How Many Square Feet is a Pallet of Sod?

For a large landscaping project where grass doesn’t have the time to grow from seed, you may be looking at big orders of sod. Part of the project planning is figuring out coverage and costs, so knowing exactly how much you’re getting in a pallet of sod is an important piece of information.

While the average square footage of sod in a pallet is about 450, this will range by vendor. You’ll have to do some shopping around to compare how they cut their sod and how many pieces they include in a pallet to be sure of how much they are charging for the total amount of sod.

How Much Sod Comes In A Pallet?

Sod producers cut their pieces in different dimensions depending on grass type and their production process. Some may be square, others rectangular, but most will be around 16×24 inches. Depending on the size and the way the sod is stacked, the number of sod pieces per pallet can vary.

Types Of Sod

Sod pieces will also vary in the way they’re stacked and packed in pallets. They generally come in three ways:

  • Slab – Slabs of sod are flat, unrolled sod pieces that tend to be of an average size of 16×24 inches (or one and one third feet by two feet, being 2 and two thirds sq feet). A pallet of sod slabs will have the most per pallet, usually between 150 and 200 pieces (399 to 532 sq feet).
  • Mini-roll – A mini-roll is a rolled-up piece of sod that is usually much longer than a slab of sod, usually around 40×18 inches (or 3 and one third feet by one and a half feet, about 5 square feet). These are packaged on pallets at about half the rate of slabs, between 75 and 100 per pallet (375 to 500 sq feet).
  • Roll – A roll, or large roll, of sod is even longer than a mini-roll and a bit wider: these measure up to 60×24 inches (five by two feet, or ten square feet. These usually come in pallets of about 50 to 75 pieces (500 to 750 sq feet), and they frequently need special equipment to move around the yard.

How Much Does A Pallet Of Sod Cover?

A pallet of slabs of sod usually covers between 400 and 500 square feet. Mini-rolls cover about the same amount, while large rolls cover between 400 and 700 square feet.

Know How Much Sod To Buy

Laying Sod

Once you’ve taken a look at the sod sellers near you and you know how much sod a pallet contains and costs, you can refer to your yard size. It’s recommended to purchase a little more than you think is necessary, since it’s better to have a little extra than not enough. Rounding your total square footage up a few percentage points (multiplied by, say, 1.03 or 1.05) will ensure sufficient coverage.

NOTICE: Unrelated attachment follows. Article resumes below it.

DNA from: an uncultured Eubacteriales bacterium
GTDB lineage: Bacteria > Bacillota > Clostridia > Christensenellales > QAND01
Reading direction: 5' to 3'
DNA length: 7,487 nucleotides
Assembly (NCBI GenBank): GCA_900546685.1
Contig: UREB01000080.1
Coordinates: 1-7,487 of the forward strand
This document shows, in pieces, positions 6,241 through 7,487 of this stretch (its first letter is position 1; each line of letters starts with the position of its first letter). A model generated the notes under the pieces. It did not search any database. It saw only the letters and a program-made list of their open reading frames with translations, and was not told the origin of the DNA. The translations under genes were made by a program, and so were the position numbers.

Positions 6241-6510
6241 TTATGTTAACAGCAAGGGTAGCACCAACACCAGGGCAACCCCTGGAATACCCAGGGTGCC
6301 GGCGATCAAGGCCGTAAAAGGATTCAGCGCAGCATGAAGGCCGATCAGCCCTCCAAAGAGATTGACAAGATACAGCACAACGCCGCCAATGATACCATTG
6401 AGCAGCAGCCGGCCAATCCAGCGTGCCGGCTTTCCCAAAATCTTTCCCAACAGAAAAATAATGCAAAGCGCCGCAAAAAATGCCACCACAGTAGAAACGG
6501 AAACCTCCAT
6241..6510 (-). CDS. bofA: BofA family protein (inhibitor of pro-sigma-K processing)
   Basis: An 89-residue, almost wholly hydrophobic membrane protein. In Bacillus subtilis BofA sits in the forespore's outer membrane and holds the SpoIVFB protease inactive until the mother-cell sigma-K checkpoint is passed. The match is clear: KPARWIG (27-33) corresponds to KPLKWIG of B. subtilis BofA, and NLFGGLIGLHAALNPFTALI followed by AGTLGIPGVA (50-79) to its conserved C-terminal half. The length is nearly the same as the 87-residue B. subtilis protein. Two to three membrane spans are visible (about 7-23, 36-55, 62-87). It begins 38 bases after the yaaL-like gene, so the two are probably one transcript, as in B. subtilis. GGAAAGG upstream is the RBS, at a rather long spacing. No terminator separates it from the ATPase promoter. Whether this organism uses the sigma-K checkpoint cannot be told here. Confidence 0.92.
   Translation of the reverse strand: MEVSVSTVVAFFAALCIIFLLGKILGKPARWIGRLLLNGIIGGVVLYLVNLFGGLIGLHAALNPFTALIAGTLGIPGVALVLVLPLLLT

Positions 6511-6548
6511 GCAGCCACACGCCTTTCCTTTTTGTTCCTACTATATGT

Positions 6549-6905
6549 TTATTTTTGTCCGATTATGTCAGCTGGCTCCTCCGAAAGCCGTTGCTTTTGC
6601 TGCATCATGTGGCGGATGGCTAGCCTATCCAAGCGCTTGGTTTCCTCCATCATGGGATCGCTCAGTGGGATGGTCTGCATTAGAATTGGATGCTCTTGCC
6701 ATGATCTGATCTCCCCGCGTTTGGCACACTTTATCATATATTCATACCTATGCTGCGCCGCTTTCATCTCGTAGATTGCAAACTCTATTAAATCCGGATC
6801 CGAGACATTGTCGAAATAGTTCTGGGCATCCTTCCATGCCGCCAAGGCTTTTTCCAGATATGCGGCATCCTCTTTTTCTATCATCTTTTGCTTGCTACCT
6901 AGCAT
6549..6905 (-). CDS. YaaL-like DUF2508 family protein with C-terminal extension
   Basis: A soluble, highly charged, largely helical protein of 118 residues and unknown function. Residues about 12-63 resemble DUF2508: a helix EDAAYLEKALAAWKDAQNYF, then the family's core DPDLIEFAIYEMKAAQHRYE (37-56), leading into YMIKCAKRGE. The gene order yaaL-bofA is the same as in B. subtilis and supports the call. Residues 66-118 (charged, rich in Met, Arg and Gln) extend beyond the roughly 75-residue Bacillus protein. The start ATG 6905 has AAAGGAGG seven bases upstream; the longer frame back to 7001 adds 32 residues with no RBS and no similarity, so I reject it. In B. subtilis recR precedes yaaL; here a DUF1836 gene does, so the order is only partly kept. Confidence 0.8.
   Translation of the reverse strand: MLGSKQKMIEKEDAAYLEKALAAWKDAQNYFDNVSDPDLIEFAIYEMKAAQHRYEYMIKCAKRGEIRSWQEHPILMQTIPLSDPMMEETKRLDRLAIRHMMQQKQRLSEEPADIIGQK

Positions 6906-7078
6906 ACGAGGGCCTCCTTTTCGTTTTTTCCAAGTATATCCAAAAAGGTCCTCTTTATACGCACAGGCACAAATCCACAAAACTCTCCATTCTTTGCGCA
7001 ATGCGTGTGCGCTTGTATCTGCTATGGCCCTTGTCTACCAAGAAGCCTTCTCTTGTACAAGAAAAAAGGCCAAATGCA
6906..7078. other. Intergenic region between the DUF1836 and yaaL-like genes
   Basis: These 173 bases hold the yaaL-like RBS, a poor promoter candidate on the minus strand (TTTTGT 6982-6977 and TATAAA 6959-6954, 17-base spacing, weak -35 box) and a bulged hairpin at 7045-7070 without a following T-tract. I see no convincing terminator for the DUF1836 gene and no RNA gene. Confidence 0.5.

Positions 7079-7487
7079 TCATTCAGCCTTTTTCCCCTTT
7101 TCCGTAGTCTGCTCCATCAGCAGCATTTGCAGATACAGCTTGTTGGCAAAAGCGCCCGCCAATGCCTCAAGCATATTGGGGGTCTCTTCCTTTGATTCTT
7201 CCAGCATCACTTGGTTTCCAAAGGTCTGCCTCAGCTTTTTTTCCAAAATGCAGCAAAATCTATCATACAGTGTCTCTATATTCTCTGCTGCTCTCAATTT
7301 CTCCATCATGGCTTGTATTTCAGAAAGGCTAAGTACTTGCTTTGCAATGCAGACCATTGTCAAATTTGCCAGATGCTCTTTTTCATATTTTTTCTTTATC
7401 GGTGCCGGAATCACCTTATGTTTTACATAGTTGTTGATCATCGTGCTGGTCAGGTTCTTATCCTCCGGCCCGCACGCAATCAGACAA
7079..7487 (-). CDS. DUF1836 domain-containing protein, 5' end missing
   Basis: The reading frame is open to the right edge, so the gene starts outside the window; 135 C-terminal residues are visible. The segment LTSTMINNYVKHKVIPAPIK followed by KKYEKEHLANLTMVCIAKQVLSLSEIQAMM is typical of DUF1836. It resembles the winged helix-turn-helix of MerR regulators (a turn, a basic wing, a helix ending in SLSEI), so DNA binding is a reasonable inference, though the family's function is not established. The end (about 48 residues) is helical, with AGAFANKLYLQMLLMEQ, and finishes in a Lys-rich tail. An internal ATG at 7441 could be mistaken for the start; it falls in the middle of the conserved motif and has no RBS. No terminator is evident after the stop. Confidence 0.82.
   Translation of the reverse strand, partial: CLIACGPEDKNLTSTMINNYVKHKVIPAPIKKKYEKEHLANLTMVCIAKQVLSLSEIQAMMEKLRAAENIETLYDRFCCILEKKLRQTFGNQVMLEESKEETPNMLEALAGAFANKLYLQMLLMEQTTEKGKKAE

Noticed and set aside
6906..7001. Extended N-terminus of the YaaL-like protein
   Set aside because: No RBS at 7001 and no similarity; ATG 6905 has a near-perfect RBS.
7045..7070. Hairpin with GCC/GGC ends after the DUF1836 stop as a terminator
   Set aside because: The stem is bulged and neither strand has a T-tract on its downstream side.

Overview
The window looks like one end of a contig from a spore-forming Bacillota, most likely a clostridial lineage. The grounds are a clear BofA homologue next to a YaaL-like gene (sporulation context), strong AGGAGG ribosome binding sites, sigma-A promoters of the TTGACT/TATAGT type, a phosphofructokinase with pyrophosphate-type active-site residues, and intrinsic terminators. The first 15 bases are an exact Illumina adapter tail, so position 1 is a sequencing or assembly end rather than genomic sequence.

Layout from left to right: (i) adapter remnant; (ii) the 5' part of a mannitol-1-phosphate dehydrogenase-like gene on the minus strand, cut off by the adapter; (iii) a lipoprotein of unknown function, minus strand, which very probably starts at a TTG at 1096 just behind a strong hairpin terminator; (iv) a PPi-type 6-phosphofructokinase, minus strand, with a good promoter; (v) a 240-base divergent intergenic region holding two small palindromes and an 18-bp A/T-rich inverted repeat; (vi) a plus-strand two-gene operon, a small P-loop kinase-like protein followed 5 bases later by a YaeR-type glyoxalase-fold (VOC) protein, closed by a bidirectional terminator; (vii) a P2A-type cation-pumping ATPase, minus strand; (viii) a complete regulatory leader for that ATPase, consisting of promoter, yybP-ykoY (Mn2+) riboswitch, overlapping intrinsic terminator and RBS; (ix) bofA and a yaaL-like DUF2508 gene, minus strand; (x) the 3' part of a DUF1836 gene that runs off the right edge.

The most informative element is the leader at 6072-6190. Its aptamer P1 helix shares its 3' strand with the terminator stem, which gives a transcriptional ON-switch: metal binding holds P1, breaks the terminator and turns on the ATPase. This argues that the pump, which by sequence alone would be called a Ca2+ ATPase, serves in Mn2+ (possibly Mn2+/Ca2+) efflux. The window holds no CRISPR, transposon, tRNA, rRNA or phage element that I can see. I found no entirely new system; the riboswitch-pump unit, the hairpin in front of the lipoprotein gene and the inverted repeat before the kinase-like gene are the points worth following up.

To calculate your total area, you multiply the length of the property divided by the width. Usually, the lawn will have to be divided into square sections for accurate measurements. Once you have the total area of the lawn, you will know just how much sod is necessary to purchase.

Pallets may be sold in square feet or square yards, so if your measurement is in square feet, multiply that number by 9 for the total square yardage. To get to square feet from yards, divide the number of square yards by 9. You can also find an area calculator online that will help you with the math or conversions.

How Much Does A Pallet Of Sod Weigh?

The weight of the sod is considered when producers choose the amount of sod per pallet since it has to be transportable and can’t be too heavy. It can’t be too light either, since bulk packaging with lots of pieces is more efficient for large projects.

A pallet of sod usually weighs about 1.5 tons (1,500 lbs) to 3 tons (3,000 lbs). The total weight can fluctuate based on the number of sod pieces, their size, their moisture content, and the amount of soil in the turf.

Taking note of the weight up front also helps you know whether you’re able to move the pallets with your own truck or if you’ll need to have the sod delivered.

Make Plans For Transporting Pallets

Moving Sod Pallets

When you’re planning to buy pallets of sod, you should consider the logistics following the purchase. The pallets will have to be driven by you, or you’ll have to have them delivered, which may have a fee associated with it.

In either case, you’ll also have to know where you’re going to set down the pallets once they arrive at your location. Be sure not to deposit them too far from the site where you’re planning to install them.